Making trade policies more gender sensitive in the Caribbean

04 December 2015

UNCTAD partnered with the Caribbean Development Bank to train senior trade officers from the region on integrating gender analysis in Caribbean trade and economic growth programmes.

The Caribbean region has faced declining levels of international competitiveness over the past three decades. This has led to a prolonged period of economic stagnation--the last region-wide boom was in the 1980s--and weak development outcomes across Caribbean states.

Although these challenges affect all firms in the region, a gender analysis has shown that women-owned firms are characterized by even lower levels of productivity than those owned by men, and this has drawn attention to the gendered structure of the Caribbean workforce and the implications of gender-based inequities.

Recognizing that 'gender-blind' policies can perpetuate gender inequalities, UNCTAD and the Caribbean Development Bank organized a workshop for senior trade officers from the region on "Integrating Gender Analysis in Caribbean Trade and Economic Growth Programmes". The workshop was held in Barbados from 23 to 26 November 2015.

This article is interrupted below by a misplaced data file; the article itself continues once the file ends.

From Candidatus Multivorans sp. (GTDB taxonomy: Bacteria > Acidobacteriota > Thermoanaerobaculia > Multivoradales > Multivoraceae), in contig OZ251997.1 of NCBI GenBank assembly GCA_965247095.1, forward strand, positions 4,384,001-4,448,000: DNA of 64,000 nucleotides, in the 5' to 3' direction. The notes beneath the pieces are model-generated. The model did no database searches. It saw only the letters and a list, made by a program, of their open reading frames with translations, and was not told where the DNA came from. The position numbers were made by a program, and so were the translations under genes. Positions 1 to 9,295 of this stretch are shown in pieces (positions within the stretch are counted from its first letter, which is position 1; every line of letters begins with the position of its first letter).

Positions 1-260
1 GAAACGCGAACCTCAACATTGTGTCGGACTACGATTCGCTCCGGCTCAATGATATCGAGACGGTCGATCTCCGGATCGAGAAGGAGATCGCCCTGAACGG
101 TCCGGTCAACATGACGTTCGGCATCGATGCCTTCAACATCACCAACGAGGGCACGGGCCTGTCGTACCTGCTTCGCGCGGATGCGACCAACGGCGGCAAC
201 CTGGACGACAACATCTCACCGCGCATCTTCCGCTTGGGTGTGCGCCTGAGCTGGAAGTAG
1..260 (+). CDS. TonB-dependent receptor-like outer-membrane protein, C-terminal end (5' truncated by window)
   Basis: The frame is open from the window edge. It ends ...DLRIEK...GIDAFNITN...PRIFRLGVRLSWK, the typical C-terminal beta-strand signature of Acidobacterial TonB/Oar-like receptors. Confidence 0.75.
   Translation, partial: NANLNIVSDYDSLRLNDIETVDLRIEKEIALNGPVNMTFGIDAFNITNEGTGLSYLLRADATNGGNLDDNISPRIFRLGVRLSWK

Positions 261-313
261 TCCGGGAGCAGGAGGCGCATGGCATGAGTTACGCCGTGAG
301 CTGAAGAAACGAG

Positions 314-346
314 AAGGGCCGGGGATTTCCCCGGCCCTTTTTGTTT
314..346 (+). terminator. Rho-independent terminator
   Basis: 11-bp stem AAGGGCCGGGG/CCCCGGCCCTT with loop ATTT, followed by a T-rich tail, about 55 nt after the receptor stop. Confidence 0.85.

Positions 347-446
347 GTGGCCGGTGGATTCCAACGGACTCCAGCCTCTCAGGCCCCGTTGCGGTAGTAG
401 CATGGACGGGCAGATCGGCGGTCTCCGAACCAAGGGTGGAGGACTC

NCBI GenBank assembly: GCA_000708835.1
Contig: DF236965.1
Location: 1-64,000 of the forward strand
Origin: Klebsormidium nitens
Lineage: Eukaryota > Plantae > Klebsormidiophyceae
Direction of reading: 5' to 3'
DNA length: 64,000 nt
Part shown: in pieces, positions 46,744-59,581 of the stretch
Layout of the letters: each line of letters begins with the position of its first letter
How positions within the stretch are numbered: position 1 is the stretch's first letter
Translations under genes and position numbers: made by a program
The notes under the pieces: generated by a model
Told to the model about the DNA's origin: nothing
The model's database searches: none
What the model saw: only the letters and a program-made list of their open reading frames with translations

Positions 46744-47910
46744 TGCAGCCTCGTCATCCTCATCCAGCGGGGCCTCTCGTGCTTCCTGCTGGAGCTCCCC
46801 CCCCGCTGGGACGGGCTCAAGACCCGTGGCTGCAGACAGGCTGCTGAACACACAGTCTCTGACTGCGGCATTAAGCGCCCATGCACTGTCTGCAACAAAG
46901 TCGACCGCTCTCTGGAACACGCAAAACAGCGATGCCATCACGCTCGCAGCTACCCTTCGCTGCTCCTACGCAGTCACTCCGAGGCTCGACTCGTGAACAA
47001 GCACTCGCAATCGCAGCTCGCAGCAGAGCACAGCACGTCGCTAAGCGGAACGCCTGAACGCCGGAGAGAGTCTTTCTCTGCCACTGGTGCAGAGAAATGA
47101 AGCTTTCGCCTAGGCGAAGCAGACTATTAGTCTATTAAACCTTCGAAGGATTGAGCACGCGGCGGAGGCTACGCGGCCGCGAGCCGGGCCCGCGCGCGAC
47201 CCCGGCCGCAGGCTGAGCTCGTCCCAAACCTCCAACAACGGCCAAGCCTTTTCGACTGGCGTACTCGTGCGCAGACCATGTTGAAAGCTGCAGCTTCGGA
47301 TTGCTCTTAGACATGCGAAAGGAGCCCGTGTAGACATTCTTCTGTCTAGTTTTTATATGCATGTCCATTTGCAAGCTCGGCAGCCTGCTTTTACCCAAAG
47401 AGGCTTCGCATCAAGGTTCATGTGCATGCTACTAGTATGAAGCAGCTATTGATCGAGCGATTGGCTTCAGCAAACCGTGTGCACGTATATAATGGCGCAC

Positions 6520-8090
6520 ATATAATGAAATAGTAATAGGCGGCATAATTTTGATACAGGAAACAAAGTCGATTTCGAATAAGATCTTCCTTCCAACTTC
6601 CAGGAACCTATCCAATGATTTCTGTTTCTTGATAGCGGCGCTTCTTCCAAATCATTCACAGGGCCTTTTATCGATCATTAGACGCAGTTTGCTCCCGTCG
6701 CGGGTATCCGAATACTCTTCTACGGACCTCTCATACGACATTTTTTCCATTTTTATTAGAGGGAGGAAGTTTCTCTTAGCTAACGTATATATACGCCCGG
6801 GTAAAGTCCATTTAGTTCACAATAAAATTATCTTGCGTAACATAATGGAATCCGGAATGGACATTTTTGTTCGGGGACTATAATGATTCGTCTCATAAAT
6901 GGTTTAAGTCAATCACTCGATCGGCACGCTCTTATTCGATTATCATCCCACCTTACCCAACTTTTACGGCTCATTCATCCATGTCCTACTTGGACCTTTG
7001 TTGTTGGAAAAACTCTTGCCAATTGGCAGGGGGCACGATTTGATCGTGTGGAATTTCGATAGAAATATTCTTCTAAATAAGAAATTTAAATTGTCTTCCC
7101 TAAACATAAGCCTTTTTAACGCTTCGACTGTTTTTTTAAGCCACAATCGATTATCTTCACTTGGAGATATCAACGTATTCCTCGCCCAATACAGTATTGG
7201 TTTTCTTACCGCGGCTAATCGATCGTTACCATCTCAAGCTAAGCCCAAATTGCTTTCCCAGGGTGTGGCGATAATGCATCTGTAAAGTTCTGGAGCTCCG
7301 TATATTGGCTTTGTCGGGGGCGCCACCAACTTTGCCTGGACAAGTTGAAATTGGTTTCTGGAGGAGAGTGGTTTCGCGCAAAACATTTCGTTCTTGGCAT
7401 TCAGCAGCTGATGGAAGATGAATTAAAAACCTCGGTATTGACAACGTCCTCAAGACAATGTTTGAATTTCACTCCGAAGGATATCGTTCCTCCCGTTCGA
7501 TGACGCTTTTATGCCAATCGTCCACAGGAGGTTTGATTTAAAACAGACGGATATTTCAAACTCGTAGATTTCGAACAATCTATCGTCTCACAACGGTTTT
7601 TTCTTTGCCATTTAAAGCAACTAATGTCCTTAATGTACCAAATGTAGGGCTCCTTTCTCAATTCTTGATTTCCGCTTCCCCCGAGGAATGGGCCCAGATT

In addition to helping policymakers understand the different ways trade policies and programmes affect women and men, the workshop focused on identifying the main challenges they face to formulating trade policies that are more gender sensitive.

The 12 senior trade officers from 9 Caribbean countries who attended the workshop said that one of the main challenges they face is their countries' limited capacity to analyse the relationship between trade and gender and to recognize the different roles played by men and women in the economy.

They also highlighted the limited availability of sex-disaggregated data, the weak political commitment to integrating gender considerations in trade policies and the lack of policy coordination.

To overcome these challenges, the participants recommended that their governments invest more in training policymakers on why it is important to incorporate gender in trade policies, and how to do so. Likewise, they agreed on the need to strengthen ministries and government agencies' ability to analyse the impact of trade policy on women.

The senior trade officials also highlighted the need to more actively engage civil society and the private sector when formulating, implementing, and monitoring and evaluating policies and programmes.

Finally, in their view, more relevance and political influence should be granted to the national institutions in charge of gender issues.